- MERL Seminar Series.)
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Date & Time:
Tuesday, April 11, 2023; 11:00 AM
The talk will be divided into two parts. The first part of the talk introduces a class of first-order methods for constrained optimization that are based on an analogy to non-smooth dynamical systems. The key underlying idea is to express constraints in terms of velocities instead of positions, which has the algorithmic consequence that optimizations over feasible sets at each iteration are replaced with optimizations over local, sparse convex approximations. This results is a simplified suite of algorithms and an expanded range of possible applications in machine learning. In the second part of my talk, I will present a robot learning algorithm for trajectory tracking. The method incorporates prior knowledge about the system dynamics and by optimizing over feedforward actions, the risk of instability during deployment is mitigated. The algorithm will be evaluated on a ping-pong playing robot that is actuated by soft pneumatic muscles.
Max Planck Institute for Intelligent Systems
Michael Muehlebach studied mechanical engineering at ETH Zurich and specialized in robotics, systems, and control during his Master's degree. He received the B.Sc. and the M.Sc. in 2010 and 2013, respectively, before joining the Institute for Dynamic Systems and Control for his Ph.D. He graduated under the supervision of Prof. R. D'Andrea in 2018 and joined the group of Prof. Michael I. Jordan at the University of California, Berkeley as a postdoctoral researcher. In 2021 he started as an independent group leader at the Max Planck Institute for Intelligent Systems in Tuebingen, where he leads the group "learning and dynamical systems".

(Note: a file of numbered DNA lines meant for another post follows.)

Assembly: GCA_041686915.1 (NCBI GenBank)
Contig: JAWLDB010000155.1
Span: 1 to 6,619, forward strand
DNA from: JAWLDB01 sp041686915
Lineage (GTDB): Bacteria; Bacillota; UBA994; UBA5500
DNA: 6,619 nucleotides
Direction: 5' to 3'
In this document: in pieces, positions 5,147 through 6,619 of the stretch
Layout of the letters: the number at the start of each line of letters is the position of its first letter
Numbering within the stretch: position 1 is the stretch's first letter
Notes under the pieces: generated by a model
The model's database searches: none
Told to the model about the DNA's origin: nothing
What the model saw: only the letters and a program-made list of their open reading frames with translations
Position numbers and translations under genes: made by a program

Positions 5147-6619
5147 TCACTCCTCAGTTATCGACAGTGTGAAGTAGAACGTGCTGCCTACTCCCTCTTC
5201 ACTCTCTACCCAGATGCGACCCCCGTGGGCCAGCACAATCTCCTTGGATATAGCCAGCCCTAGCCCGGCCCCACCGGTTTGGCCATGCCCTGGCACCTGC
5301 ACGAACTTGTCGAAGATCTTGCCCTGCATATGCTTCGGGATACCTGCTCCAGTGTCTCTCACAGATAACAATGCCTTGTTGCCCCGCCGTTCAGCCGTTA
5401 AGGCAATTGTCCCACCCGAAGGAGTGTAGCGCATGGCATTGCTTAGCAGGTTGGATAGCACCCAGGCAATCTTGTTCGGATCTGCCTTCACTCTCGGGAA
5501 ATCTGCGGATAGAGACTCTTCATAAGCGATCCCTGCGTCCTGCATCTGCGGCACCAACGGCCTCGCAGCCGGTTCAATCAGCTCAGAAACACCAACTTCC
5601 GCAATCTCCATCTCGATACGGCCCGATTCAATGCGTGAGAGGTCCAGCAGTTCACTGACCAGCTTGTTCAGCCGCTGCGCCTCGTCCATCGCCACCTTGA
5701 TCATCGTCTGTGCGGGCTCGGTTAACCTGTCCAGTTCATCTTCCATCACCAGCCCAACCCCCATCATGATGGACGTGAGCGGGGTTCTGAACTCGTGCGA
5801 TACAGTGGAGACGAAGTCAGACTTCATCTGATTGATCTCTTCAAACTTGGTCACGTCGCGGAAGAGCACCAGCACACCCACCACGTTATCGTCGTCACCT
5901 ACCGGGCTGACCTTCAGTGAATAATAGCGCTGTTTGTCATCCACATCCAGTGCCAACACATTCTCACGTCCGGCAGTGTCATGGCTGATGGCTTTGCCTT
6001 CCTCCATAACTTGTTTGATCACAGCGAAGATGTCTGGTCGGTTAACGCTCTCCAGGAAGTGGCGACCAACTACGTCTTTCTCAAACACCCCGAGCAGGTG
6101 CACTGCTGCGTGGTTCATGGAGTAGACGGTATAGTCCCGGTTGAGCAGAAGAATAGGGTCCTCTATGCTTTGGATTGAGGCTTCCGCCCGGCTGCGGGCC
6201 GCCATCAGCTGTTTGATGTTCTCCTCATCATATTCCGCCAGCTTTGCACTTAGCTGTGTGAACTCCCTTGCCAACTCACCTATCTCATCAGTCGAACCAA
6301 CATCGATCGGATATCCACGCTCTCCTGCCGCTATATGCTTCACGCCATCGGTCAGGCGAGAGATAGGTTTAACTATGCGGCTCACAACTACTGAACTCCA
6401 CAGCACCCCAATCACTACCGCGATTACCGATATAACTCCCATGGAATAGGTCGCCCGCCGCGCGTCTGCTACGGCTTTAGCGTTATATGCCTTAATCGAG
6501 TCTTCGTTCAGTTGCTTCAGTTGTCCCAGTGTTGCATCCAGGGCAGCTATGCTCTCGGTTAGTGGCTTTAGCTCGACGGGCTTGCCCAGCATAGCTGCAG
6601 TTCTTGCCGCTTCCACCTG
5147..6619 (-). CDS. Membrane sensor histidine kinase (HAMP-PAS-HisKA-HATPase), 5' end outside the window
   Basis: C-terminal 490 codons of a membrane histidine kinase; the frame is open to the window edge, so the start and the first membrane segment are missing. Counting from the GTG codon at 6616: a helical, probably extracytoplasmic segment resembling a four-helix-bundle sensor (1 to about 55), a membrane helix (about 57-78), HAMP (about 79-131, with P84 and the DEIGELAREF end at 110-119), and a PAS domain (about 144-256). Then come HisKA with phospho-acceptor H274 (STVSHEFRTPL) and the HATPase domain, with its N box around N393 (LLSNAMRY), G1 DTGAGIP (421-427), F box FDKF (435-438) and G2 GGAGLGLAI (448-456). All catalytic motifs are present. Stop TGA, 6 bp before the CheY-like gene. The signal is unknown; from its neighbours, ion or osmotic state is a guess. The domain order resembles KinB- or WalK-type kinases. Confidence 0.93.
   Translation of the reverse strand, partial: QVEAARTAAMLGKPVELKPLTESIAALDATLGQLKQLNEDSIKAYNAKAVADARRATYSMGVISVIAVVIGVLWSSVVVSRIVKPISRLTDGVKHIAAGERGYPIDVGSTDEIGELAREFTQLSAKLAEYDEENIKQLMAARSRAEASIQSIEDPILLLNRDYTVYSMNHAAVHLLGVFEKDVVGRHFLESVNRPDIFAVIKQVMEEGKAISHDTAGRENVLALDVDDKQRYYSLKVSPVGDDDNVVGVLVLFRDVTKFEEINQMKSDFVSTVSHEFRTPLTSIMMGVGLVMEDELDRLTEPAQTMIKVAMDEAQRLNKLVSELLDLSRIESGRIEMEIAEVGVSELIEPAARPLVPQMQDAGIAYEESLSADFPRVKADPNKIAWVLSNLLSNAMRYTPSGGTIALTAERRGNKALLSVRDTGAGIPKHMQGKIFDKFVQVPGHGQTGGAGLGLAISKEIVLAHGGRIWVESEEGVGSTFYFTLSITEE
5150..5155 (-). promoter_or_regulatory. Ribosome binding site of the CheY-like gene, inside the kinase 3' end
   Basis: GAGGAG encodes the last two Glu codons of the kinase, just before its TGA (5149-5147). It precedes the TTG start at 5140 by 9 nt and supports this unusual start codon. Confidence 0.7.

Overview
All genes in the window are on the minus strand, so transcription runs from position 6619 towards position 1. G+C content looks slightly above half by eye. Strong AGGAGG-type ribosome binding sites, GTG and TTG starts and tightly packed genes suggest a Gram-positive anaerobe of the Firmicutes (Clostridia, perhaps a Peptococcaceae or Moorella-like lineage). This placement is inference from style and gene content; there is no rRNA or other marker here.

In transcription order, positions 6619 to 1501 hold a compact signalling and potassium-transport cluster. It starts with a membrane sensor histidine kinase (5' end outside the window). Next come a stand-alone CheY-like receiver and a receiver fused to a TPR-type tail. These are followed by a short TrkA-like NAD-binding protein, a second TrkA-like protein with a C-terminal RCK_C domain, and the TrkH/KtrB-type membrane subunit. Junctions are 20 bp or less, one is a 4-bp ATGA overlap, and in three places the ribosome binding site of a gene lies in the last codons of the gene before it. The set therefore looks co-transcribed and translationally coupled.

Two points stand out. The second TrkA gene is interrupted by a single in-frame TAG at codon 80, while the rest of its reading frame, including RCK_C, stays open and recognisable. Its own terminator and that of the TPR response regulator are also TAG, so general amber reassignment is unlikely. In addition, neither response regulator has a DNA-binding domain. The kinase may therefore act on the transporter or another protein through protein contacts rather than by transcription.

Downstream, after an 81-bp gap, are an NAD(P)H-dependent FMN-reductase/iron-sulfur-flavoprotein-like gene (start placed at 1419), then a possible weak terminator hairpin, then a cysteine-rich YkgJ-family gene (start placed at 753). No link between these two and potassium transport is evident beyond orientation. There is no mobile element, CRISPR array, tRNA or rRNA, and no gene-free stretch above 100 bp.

He is interested in a variety of subjects, including machine learning, dynamical systems, and optimization. During his Ph.D. he developed approximations to the constrained linear quadratic regulator problem, a central problem in control theory, and applied these to model predictive control. He also designed control and estimation algorithms for balancing robots and flying machines. His more recent work straddles the boundary between machine learning and optimization, and includes the analysis of momentum-based and constrained optimization algorithms from a dynamical systems point of view.